According to the 1999 Basic Law for a Gender-equal Society (Danjo kyōdō sankaku shakai kihon-hō), it is a “top-priority task in determining the framework of 21st-century Japan” to realise a gender-equal society. This society is to be built not only by the Japanese government, but also by Japan’s 47 prefectures as well as each and every municipality. Although policy-makers on the national, prefectural and local levels formulated numerous measures in this realm, the process of policy implementation seems to proceed only slowly.
This presentation focuses on the implementation of gender equality measures by highlighting the role of the prefectural gender equality sections (danjo kyōdō sankaku ka). These sections are supposed to pursue own efforts for implementing a gender-equal society, while also coordinating the overall policy progress within the prefecture. Following an approach of choosing most different case studies, I will introduce the numerous patterns of political participation in the process of policy implementation observed in the gender equality sections in the prefectures of Nagasaki (low ranking on Gender Empowerment Measure [GEM] Index) and Shiga (high ranking on GEM Index). My study is based on qualitative interviews, which I conducted for a doctoral dissertation project during field research trips to those prefectures in 2008. Of special interest are the gender equality sections’ strategies of interaction with other political actors in the prefectures, such as towns and municipalities, administrative departments and sections, and civil society organisations. It will be argued that differences in the strategies of interaction between political actors are a highly important factor in determining the degree of success of policy implementation.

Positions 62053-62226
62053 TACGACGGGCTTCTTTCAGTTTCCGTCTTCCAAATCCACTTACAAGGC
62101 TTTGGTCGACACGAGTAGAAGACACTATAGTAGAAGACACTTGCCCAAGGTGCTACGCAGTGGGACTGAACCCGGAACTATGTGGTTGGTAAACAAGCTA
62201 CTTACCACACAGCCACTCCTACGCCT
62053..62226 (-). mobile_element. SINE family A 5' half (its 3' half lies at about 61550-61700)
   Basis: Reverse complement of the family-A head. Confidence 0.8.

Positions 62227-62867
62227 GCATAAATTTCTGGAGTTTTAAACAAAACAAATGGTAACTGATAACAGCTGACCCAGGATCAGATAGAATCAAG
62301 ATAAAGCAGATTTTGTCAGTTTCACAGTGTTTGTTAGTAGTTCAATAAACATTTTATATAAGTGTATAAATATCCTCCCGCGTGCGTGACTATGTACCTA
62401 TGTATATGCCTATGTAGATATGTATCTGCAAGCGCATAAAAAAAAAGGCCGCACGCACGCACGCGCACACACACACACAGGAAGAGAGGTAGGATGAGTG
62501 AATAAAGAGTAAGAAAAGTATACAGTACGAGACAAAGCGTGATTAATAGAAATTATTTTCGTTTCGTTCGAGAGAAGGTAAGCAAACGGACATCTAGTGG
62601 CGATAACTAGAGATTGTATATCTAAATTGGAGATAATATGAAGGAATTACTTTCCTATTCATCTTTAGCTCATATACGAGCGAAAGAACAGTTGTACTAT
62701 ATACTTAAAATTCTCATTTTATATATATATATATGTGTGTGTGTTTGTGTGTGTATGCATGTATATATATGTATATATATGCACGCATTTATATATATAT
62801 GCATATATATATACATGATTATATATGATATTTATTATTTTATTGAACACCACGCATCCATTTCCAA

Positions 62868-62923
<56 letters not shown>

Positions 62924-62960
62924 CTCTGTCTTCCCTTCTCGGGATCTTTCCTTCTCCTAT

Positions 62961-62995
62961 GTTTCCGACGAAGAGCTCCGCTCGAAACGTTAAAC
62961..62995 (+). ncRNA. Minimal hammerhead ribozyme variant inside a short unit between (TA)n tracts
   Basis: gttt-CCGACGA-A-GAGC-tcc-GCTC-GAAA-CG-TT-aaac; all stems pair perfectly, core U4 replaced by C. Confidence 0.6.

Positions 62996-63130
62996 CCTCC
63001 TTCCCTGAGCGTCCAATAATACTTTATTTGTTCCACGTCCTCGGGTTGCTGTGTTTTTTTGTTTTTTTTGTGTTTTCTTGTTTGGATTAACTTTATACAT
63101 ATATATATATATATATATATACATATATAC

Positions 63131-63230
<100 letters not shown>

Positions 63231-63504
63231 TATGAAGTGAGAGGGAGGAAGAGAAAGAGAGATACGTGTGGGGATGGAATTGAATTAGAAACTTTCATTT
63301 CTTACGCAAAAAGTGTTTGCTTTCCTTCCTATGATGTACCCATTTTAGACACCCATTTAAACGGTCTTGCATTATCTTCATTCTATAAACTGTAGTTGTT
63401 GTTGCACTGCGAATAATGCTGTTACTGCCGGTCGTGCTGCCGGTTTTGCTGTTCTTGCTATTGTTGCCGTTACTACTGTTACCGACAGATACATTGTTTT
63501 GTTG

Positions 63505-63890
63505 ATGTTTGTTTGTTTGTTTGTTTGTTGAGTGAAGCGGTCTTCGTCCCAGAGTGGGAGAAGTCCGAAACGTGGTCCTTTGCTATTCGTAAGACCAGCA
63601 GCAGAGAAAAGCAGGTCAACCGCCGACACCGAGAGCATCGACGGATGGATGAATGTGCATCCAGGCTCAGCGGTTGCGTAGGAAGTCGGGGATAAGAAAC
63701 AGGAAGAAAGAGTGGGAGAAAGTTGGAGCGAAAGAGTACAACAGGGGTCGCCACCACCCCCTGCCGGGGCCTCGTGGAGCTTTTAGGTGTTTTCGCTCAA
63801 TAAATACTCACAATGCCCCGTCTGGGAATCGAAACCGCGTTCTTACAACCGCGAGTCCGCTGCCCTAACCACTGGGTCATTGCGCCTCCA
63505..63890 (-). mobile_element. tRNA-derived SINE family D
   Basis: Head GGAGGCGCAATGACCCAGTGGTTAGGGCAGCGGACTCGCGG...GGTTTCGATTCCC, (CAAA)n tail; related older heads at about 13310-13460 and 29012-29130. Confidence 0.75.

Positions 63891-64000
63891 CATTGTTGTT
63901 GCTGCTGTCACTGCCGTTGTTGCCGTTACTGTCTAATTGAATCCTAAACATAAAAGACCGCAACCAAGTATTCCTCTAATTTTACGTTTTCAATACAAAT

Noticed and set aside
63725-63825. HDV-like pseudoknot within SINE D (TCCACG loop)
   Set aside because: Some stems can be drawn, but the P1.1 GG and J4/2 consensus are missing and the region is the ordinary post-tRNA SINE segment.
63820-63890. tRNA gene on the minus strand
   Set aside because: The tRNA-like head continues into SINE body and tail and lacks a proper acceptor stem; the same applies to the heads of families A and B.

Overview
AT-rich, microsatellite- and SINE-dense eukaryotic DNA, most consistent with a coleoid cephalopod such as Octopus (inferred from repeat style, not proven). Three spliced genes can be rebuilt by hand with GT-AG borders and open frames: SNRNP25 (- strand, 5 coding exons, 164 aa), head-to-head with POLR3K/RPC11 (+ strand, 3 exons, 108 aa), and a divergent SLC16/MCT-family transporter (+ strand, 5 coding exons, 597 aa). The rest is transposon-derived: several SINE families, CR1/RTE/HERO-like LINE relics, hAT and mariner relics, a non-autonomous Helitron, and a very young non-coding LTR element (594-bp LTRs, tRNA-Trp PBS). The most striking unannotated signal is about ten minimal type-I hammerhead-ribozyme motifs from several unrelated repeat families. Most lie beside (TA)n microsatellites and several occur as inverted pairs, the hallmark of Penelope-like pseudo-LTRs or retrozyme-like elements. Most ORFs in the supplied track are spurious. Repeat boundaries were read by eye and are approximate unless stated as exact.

Phoebe S. Holdgrün is a PhD candidate of Modern Japanese Studies at Heinrich-Heine University of Düsseldorf, Germany. She is currently Doctoral Research Fellow at the German Institute for Japanese Studies.